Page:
Last in spending round

At the same time as scaling back his economic forecasts, the chancellor also took the opportunity this week to trim his public spending commitments. Long before Monday’s pre-budget statement Gordon Brown had made it clear that the main beneficiaries of public sector growth up to 2008 would be education and health, whose budgets continue to grow between 4 to 5 per cent a year. Compared with these, social care was always going to be a poor relation, but just how poor became clearer in his Commons speech.

Details of the local government finance settlement, issued simultaneously, show that social services spending in many areas could rise by as little as 2 per cent next year and 2.7 per cent the year after that. After 2008, when overall public spending is only expected to rise by 2 per cent annually, social services’ predicament looks even more bleak. The government implied that councils with education and social services would do better thanks to bigger increases in schools funding, somewhat disingenuous given that this money is ring-fenced for schools with their narrow academic priorities. Meanwhile, the police and district councils without social services responsibilities are assured of higher percentage increases than their social services counterparts.

Social services leaders have recently called for more money, but this financial settlement and the chancellor’s public spending predictions will do little to answer their concerns. An accompanying document, Support for Parents, puts the emphasis once again on prevention, with the promise of school-based outreach, budget-holding lead professionals and more mentoring for looked-after children. While much of this is being piloted in only a few councils, the prevention agenda is still hugely expensive. On the older people’s side of the fence care services minister Liam Byrne now admits it may take “one or two” comprehensive spending reviews to get fully to grips with it – and the proposed public spending settlements give scant recognition to the fact.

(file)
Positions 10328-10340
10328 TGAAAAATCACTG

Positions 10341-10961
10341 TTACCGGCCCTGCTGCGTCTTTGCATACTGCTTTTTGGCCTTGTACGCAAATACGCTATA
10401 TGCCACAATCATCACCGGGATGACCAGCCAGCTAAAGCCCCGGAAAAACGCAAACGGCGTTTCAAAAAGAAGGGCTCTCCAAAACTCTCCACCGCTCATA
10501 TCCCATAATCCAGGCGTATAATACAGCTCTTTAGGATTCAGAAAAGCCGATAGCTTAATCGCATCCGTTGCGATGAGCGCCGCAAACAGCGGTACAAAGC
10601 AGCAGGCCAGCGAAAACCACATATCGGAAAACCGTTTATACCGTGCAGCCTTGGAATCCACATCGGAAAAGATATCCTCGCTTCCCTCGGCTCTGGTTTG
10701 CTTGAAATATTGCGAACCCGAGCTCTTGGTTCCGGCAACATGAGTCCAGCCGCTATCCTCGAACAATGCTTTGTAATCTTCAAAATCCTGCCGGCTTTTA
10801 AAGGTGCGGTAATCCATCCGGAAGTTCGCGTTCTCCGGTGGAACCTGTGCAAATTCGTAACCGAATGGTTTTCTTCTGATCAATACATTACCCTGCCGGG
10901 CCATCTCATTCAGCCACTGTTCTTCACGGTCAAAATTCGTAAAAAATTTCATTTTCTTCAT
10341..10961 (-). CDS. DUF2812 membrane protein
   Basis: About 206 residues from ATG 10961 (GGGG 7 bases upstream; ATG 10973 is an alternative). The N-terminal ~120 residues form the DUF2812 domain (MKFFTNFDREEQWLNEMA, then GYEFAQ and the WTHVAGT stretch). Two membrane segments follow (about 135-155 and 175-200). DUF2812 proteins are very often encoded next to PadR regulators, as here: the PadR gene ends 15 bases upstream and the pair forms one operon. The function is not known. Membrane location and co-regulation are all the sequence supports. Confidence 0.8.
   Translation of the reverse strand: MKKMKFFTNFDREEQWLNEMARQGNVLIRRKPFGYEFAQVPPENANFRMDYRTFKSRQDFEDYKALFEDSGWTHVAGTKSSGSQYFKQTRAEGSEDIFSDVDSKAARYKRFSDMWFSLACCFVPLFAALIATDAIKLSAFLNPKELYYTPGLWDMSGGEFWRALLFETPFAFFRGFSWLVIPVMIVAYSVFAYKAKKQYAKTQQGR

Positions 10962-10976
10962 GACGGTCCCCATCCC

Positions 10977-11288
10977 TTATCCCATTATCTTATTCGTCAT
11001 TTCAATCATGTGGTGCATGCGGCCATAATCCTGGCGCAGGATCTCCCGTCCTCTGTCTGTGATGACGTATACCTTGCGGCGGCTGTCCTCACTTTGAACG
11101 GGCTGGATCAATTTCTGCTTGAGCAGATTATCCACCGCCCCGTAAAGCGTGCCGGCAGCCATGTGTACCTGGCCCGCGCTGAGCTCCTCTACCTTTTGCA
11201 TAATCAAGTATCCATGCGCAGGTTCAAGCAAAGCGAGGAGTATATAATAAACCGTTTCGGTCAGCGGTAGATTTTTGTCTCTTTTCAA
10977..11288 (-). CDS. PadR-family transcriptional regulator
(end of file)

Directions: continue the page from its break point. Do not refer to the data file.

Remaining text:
Health and education may, eventually, be persuaded to bring their priorities more in line with those of social services. Joint commissioning could switch some health budgets away from acute services into community-based preventive work, while a fully inclusive education system would bring about a corresponding shift. But it will take time and that, for social services, is in short supply.

More from Community Care

Comments are closed.